Google has released a Chrome browser update to patch a zero-day vulnerability that security researchers suspect is part of a hacking campaign carried out by North Korean hackers.
The bug, known as CVE-2021-21148, is said to be fixed by Chrome update 88.0.4324.150, although details about it are to "be kept restricted until a majority of users are updated with a fix." However, Google is aware of reports that CVE-2021-21148 exists in the wild. The update for Chrome (top-right corner of the browser) will be available for Windows, Mac and Linux.
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North Korean hackers
While Google has yet to specifically provide details, CVE-2021-21148 was reported on January 24 by Mattias Buelens, a day after Google's Threat Analysis Group (TAG) and Microsoft reported North Korean hackers launched an attack against the cyber-security community (via The Hacker News).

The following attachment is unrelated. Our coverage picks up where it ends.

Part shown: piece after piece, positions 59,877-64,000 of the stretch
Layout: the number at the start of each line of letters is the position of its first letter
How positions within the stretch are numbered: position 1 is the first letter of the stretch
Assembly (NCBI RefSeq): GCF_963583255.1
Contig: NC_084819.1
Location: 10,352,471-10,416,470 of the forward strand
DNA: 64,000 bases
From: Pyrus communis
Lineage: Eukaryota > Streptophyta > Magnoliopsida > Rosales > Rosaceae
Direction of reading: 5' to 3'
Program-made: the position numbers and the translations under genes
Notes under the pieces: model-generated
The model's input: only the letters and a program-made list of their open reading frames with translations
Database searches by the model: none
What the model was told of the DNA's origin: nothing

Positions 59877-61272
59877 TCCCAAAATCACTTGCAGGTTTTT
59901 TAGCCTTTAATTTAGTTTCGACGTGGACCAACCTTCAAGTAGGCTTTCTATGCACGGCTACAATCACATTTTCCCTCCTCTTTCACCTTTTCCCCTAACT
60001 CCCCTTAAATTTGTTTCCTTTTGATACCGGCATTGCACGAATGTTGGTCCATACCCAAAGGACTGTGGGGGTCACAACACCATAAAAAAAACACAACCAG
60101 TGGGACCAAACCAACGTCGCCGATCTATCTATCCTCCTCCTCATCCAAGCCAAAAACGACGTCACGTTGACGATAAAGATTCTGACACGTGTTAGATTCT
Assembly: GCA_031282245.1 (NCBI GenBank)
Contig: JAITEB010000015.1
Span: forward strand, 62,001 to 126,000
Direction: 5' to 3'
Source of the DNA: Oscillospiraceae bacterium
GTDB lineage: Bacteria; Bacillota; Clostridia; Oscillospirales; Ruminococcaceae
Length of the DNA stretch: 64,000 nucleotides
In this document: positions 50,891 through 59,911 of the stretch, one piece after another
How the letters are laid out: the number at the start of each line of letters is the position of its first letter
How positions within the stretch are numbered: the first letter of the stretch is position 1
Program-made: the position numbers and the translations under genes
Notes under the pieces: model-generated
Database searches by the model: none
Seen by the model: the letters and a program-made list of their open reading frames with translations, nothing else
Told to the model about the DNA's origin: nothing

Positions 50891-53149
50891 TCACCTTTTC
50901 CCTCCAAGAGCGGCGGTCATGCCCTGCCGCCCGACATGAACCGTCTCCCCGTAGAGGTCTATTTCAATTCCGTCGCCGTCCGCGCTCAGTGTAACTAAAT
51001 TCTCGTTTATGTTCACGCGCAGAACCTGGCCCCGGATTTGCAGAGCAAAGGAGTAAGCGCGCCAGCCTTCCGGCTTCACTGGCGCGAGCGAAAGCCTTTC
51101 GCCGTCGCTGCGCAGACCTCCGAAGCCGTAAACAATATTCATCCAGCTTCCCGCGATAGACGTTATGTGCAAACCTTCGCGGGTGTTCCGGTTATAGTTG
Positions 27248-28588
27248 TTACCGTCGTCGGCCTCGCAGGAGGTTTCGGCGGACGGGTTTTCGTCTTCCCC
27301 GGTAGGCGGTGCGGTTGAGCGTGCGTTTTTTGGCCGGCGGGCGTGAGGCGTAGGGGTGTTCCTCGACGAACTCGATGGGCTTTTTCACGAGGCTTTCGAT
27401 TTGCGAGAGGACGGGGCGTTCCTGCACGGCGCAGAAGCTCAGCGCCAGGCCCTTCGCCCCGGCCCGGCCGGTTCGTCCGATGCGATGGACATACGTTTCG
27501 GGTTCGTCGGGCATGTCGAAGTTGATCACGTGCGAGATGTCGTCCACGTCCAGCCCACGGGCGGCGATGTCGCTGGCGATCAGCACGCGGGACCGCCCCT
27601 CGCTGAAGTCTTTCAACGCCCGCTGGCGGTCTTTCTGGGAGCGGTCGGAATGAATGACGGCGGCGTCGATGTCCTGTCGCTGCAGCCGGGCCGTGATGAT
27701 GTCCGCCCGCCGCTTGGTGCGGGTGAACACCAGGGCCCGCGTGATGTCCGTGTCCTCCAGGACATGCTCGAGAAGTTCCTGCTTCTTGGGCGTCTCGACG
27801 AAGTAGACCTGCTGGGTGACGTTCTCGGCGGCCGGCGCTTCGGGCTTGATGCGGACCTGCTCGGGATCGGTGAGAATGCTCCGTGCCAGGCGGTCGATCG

The purpose of the hacker attack is reportedly to install a backdoor on Windows, and it was done by North Korean hackers luring security researchers to visit a fake research blog. Microsoft had reported (opens in new tab) on January 28 that this was most likely due to the Chrome zero-day bug CVE-2021-21148.
A zero-day vulnerability is a term used when a computer software vulnerability, usually bugs or malware, is unknown to those who would be trying to fix it. This makes it very dangerous as it lets hackers rampage while security groups are none the wiser.
The events all seem to lead to Google's new Chrome update, so it goes without saying that it's best to update the browser as soon as possible. Google has also stated it won't fully release details "if the bug exists in a third-party library that other projects similarly depend on, but haven’t yet fixed."
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